Analyzing for threats will highlight if there are any aspects and events that might potentially have dire consequences for your farm and people living there

By looking at these you’ll make sure that the site is safe from disasters and toxic influences from the neighborhood.

In this assessment you look at whether the property is located in any of these zones:

  1. Toxic
  2. Flood
  3. Wildfire
  4. Landslide



STEP 1. Locate the property on Google Earth

  • Launch the Google Earth application and zoom in on the property.

STEP 2: Look at the neighboring land

Check what the neighboring land used for.

1. Are there any conventional farming activities going on like growing conventional orchards or field crops?
2. Are there any recognizable toxic dump sites, drilling or mining operations (past or present)?

STEP 3: Look at the wider area uphill and upstream

  • Hold SHIFT key on your computer keyboard (Mac) or right click and hold (Win) and scroll around so you can see the terrain shape and slope. Identify the areas that are higher than the property.
  • Are there any conventional farms or the aforementioned toxic hazards above the land? If so, does the terrain channel the potential toxic runoff into the prospective property?

Type #1 Risk Assessment:

If there is any conventional farmland surrounding the property, the risk for contamination is very high. Anything toxic upstream or uphill presents a considerable concern and should also be avoided.



There are two types of flooding threats you need to analyze the prospective property for:

1) River flooding

2) Flash flooding

River flooding

– analyze if the prospective property is on a floodplain – 

The most common flood danger is along rivers, the flat plains surrounding the river begin to flood immediately when the river level rises.

STEP 1. Find a flood map of your area

STEP 2. Check if the property lies on a floodplain

  • Look at the map showing the flood zone hazard. Analyze if it lies on the floodplain.

Type #1 Risk Assessment:

Irrespective of the zone type, low probability of occurrence, levees or other water management structures the property should never be on any kind of floodplain.

Flash flooding

– analyze if the prospective property is in a narrow valley with a creek/stream –

Flash floods affect narrow canyons or valleys, where a large body of water descends from nearby mountains.

STEP 1. Locate the property on Google Maps

STEP 2. Turn on the globe view

  • Open the sidebar and click on the Globe View option. This will enable the 3D terrain view capability

STEP 3. Switch to 3D view

  • Press the 3D button under the compass symbol to tilt the view.

STEP 4. Check if the property is in a narrow valley

  • Press and hold the CTRL button on your keyboard and drag the mouse to get the full 3D view of the property location.

  • Look at the 3D terrain surrounding the property.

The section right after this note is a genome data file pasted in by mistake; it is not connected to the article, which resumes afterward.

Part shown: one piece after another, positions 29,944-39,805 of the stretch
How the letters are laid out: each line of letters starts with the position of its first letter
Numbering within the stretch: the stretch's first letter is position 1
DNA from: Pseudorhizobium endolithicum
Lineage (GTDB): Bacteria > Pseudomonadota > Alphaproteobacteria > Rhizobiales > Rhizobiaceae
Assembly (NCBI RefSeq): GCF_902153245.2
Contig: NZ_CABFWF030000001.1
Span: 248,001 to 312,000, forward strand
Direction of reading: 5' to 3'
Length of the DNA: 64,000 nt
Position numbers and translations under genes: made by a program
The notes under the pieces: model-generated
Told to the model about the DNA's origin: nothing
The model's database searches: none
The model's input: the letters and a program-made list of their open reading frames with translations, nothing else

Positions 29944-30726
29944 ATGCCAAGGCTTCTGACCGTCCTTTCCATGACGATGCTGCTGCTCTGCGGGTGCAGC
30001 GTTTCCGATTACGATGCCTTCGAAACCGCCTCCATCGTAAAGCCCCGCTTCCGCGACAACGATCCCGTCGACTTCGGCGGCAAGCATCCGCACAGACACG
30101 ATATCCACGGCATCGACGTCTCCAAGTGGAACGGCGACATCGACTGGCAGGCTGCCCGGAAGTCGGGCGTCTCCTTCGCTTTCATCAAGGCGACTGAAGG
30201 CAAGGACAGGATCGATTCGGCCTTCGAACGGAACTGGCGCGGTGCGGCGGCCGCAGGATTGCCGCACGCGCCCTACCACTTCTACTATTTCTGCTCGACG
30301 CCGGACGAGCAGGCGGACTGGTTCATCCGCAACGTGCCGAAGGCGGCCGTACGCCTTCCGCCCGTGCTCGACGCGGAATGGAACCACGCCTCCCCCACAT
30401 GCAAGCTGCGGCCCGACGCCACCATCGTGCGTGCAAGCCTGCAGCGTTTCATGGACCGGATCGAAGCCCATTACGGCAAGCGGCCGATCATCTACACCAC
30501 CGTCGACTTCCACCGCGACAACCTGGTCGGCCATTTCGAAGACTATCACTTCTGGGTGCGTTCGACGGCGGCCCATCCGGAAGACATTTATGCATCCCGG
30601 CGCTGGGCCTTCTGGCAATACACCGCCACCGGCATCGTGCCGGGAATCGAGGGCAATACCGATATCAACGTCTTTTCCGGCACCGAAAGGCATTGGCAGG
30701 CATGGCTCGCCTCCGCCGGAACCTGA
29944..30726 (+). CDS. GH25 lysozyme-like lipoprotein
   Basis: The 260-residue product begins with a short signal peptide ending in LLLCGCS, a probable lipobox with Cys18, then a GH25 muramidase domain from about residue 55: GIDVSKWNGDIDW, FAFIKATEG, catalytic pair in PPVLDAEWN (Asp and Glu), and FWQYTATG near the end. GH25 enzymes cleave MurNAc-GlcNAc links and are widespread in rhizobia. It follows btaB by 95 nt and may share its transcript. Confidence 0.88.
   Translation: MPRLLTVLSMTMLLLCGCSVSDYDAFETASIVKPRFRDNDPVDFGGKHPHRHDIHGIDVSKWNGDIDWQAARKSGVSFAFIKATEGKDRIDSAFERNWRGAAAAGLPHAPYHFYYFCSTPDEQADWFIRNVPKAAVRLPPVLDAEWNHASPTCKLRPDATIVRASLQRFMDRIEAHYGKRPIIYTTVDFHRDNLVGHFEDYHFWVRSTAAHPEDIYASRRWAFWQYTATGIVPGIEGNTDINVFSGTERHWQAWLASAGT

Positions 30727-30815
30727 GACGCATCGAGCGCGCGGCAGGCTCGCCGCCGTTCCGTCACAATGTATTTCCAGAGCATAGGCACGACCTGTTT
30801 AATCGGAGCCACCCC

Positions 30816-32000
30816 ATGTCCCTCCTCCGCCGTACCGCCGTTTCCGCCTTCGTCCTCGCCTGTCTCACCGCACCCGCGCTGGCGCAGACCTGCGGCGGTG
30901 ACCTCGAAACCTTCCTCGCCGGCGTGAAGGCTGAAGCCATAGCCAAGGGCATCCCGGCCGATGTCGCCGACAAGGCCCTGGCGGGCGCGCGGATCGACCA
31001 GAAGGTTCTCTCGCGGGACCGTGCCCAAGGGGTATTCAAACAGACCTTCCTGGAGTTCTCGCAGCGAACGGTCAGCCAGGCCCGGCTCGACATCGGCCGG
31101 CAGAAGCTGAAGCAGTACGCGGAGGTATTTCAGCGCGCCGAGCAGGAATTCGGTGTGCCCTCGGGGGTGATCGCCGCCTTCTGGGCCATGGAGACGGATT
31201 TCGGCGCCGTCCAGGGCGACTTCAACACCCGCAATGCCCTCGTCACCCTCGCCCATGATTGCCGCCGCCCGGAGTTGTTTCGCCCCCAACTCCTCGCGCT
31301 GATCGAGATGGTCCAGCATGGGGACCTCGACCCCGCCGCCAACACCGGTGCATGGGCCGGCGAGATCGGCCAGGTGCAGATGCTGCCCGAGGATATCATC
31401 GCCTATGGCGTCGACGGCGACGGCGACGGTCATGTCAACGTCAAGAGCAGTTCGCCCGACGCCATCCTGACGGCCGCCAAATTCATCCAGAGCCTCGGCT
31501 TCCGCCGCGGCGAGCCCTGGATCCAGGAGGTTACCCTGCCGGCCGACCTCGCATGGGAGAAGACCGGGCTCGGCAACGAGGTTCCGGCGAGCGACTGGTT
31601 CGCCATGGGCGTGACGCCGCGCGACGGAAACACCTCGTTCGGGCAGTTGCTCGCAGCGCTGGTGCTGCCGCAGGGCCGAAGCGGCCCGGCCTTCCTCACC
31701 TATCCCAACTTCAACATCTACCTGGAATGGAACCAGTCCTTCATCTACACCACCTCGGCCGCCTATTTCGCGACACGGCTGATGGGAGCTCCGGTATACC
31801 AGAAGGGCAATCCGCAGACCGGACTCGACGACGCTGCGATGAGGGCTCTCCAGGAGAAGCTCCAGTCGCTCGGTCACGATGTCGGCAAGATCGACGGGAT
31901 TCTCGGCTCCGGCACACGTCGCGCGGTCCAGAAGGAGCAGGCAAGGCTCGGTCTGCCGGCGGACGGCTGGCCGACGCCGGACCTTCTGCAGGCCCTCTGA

STEP 5. Check if there is a creek/stream in the valley

  • Switch from satellite to terrain view and look if there are any blue lines outlining the occurrences of creek or streams.

Type #1 Risk Assessment:

If the property is in the bottom of a narrow valley, then, whether or not you can see a creek running there, it’s a high-risk area. The chances are that a large summer thunderstorm can generate tons of water and funnel it down the valley. Look for properties that are on higher ground.



STEP 1. Determine if the property is located in a fire-dependent ecosystem

  • Fire-dependent ecosystems are any that occasionally need fire for the habitat vitality and renewal. These include biomes such as prairies, savannas, chaparrals, and coniferous forests. If the answer is yes, move to Step 2.

STEP 2. Locate the property on Google Maps

STEP 3. Check if the property is prone to life-threatening wildfires

Look at the satellite view of the property and check specifically for two things.

1. How densely wooded is the property and its surroundings?
2. How safe are the access points going out of the property in case of a fire?

Type #1 Risk Assessment:

If the property is a fire-dependent ecosystem then it’s crucial that there is at least a safe access way allowing prompt exit from the property in the case of life-threatening wildfire.



STEP 1. Determine if the area has a history of landslide activity

  • The best indicator that the area where the prospective property is located is at risk of landslides is previous landslides.

  • Perform the necessary Internet research and talk with the people in the area to find out if there were any landslide events in the past.

STEP 2. Look for tension cracks

  • Tension cracks are created by the stress of geological material pulling apart. They often mark the eventual landslide scarp, the top edge of the failure zone.

  • You can identify them by looking at roads and seeing if there are any long cracks parallel to each other and to the slope.

  • Alternatively, you can do this by looking at the slope and seeing if there are any cracks in the ground.

STEP 3. Determine if there are obvious signs of things moving

  • When you’re in the area or on a prospective property check if there is any sign of subtle earth movement.

  • Looking at infrastructure: The best indicators of this are deformed fences, damaged structures, or subsidence.

  • Looking at a slope: On a moving slope, the most common indicator of slow movement will be trees bent up in a J-curve.

Type #1 Risk Assessment:

Landslides are a naturally occurring environmental hazard but they have recently increased in frequency in certain areas due to human activity. If you find any signs of landslide activity in the past or slow earth movement recently avoid the area altogether or focus your search on the safe distance away of the potential landslide threats.

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